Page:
Sport Editor Oscar Frost reviews series 5 of Drive to Survive, finding it an enjoyable watch despite its lack of breadth
The fifth iteration of Netflix’s Formula 1 docuseries Drive to Survive follows the drama, intrigue and fast-paced action of the 2022 season. The theme of this season seemed to be a split between the villains and heroes of the F1 circuit, with drivers and team principles put under the microscope in a more invasive way than ever before.
The series certainly did a great job of creating an exciting storyline from a drivers’ championship that was settled very early in the season. Max Verstappen’s dominance in 2022 contrasted with his historic battle with Lewis Hamilton in 2021, which prompted Drive to Survive to follow the constructors’ championship instead. This led to a heightened focus on team principles, with Ferrari’s Mattia Binotto having much more airtime than before. The hilarity of Guenther Steiner also returned as the Haas team principal cemented his status as a fan-favourite.
The change in character undergone by Zak Brown of McLaren was an interesting addition to the series, as he had previously been a reasonably benign personality in the paddock. However, this year he was painted as a strong opposition to Red Bull’s breach of the cost cap. The producers could have shown more clearly why Brown took such issue with Red Bull on this issue as McLaren were far adrift in the constructors’ championship, but I did enjoy seeing the battle of wills between him and Christian Horner of Red Bull.
A similar shift came in Binotto, as he was portrayed as a weaker player in the paddock in previous seasons. This may have been symptomatic of the fact that Ferrari were the closest to challenging Red Bull’s supremacy in 2022. The strengthening of Binotto’s character galvanised the Horner against the world narrative, deepening the plot between the team principles.
The increased importance put on the team principles did add an extra dimension to the series, which made the series very entertaining. Whilst the drivers are shown to have some respect for one another on the whole, the war of the team principles was eye-catching and reflective of the fact that the drivers are not always the most important individuals in Formula 1.
On the drivers’ side, a character shift in McLaren came in Lando Norris, who was portrayed as an immature and playful driver in previous seasons. Norris’ partnership with the class clown figure of Daniel Ricciardo was initially shown to be a comedy duo that would add hilarity to a serious group of drivers. However, in season five, Norris appeared far more serious. His criticism of the McLaren car and its underperformance was expected, but he also seemed glad to see the back of his Australian teammate. It will certainly be interesting to see how he will be shown to interact with his new teammate, Oscar Piastri, next season.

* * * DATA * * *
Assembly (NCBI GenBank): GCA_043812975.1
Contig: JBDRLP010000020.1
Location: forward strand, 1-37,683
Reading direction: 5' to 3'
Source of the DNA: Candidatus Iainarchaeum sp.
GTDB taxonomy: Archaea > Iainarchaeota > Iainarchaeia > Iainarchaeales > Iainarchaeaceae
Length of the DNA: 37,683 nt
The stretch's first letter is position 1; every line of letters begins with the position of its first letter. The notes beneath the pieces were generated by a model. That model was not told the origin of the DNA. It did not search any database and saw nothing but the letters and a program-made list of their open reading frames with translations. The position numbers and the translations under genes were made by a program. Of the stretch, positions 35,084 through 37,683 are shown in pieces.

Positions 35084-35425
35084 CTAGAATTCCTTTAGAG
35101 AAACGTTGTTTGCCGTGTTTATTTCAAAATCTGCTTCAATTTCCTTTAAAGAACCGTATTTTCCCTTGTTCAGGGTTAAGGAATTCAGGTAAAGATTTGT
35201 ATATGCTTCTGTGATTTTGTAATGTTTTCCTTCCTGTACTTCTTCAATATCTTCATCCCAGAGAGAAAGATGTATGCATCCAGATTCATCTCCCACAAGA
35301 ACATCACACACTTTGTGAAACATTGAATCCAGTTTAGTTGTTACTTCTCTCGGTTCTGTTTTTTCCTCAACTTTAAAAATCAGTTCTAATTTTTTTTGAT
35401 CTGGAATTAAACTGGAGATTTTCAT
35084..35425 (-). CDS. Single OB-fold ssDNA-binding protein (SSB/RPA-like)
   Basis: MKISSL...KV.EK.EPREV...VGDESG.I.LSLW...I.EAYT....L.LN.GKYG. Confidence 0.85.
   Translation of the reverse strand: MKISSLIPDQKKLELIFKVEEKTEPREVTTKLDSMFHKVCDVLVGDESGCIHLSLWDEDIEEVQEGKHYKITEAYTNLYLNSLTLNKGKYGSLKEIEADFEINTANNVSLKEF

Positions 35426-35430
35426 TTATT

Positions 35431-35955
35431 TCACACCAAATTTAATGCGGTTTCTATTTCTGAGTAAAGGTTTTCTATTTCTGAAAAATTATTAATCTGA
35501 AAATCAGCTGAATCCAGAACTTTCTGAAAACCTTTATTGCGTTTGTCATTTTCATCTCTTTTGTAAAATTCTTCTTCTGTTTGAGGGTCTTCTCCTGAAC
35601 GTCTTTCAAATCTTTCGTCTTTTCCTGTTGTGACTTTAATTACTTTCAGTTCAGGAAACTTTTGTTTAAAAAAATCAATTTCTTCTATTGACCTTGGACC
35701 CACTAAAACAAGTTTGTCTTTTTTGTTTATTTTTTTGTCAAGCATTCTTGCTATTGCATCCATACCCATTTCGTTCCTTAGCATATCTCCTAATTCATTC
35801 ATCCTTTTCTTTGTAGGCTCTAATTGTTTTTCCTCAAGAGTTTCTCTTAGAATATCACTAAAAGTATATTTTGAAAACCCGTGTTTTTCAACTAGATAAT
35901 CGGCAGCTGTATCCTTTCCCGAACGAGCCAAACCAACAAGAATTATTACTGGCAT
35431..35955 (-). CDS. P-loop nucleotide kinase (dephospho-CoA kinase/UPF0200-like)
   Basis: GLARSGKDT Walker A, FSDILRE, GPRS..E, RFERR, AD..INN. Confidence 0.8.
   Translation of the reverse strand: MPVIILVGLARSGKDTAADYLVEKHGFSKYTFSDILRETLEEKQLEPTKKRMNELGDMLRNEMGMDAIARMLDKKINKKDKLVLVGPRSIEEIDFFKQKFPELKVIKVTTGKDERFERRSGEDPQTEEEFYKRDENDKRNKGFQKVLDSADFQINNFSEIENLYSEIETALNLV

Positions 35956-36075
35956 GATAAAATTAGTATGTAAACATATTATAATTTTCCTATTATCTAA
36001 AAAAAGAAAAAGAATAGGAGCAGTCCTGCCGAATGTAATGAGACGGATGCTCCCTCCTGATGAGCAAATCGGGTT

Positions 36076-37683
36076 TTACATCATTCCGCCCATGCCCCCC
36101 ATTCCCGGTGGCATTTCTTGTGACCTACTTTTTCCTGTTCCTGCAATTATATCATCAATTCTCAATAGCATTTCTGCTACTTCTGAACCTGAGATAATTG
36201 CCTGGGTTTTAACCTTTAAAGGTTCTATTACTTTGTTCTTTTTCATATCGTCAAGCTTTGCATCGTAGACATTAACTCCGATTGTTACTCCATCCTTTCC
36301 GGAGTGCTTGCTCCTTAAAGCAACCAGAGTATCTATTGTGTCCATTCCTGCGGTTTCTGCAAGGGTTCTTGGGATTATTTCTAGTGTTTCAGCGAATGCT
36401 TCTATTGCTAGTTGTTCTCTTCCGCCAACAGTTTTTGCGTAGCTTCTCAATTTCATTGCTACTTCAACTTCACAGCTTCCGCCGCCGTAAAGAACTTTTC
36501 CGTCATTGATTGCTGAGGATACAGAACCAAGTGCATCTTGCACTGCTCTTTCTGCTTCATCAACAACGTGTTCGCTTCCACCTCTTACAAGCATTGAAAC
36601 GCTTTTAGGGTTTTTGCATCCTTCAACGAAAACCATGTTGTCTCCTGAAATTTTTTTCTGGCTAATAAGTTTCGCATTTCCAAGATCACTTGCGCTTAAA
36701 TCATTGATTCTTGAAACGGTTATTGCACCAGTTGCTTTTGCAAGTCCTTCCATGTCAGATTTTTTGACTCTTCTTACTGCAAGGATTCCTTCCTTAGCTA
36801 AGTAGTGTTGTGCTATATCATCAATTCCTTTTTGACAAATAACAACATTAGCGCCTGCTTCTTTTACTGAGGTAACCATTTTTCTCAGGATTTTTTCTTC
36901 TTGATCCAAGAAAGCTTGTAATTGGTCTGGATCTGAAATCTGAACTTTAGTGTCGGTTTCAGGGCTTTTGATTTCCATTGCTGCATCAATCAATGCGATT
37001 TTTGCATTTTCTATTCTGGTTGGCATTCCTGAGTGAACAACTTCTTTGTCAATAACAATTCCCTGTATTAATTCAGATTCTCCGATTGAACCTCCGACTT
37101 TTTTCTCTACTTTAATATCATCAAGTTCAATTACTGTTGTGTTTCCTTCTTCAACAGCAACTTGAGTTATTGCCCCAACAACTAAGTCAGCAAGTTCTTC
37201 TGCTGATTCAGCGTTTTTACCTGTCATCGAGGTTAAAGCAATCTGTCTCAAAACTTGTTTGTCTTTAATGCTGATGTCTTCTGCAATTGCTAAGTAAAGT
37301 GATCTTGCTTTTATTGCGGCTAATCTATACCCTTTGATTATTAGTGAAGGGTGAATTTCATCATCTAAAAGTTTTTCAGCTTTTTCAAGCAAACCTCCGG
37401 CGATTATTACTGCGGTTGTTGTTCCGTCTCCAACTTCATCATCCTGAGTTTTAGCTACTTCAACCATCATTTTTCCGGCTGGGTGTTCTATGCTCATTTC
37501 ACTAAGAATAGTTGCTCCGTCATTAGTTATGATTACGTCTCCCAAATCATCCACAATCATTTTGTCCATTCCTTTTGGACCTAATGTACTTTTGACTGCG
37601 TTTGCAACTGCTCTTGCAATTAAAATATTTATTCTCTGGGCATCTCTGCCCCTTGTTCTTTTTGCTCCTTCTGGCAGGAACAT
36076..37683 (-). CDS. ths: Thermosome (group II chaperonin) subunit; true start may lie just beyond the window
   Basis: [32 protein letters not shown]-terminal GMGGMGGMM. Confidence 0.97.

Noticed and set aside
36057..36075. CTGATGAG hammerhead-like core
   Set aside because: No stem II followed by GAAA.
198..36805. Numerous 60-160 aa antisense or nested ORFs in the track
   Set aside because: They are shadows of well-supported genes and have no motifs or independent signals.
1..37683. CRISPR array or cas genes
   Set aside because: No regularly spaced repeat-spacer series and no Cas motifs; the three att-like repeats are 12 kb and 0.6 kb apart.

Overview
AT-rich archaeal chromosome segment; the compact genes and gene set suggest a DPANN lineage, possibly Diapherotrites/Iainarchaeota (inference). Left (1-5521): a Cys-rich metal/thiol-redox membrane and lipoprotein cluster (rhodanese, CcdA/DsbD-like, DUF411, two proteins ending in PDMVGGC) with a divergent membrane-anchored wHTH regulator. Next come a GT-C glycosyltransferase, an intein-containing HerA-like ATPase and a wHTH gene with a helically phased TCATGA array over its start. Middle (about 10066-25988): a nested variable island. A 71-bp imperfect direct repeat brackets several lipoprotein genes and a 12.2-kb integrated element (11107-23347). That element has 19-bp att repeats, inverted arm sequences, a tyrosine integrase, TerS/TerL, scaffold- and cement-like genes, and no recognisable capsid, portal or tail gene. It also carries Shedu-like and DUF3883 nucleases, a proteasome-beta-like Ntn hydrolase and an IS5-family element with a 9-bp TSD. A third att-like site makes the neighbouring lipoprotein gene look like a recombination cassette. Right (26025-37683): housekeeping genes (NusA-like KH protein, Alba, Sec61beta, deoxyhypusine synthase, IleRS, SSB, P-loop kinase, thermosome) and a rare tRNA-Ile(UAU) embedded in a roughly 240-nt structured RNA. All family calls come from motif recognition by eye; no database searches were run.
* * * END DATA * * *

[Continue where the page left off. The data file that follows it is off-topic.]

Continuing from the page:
On the subject of Piastri, it is no surprise that his controversial signing to McLaren took up a large amount of screen-time. This worked to reinforce the image of Brown being a colder and more clinical figure, as he poached the driver from the Alpine team. This controversy was welcome content for Netflix, as it helped frame the battle between Alpine and McLaren that appears to continue into next year.
No series can be perfect, but there are some events that are not covered in Drive to Survive that have been criticised by fans. Most significant of these was the lack of attention given to the requirement of Sebastian Vettel, a four time world champion and an icon of the sport. This omission was made all the more questionable as the series concludes with a tribute to Ricciardo. It is true that Ricciardo played a far larger role as a personality in the series, but purist fans were disappointed by the fact that Vettel was not given the same treatment.
Another part of the season that fans expected to be a part of the series was the Brazilian Grand Prix. The race seemed to offer everything that would be necessary for an incredible Drive to Survive episode. Mercedes’ George Russell won his first race in F1, Verstappen and Sergio Perez fell out, and Hass clinched their first ever pole position in qualifying. This could reflect an issue with the series basing each episode around a team or a few drivers, as this was certainly exciting enough to base an episode around.
Overall, Season Five of Drive to Survive was entertaining, but not groundbreaking. It does appeal to the new Formula 1 fan, but it seems that more experienced fans are becoming less interested in the show due to the fact that it misses key moments in the season. I did enjoy watching it, and I will be tuning in again for next year’s edition, but I also believe that it is nearly time for it to change its formula in order to avoid becoming repetitive.
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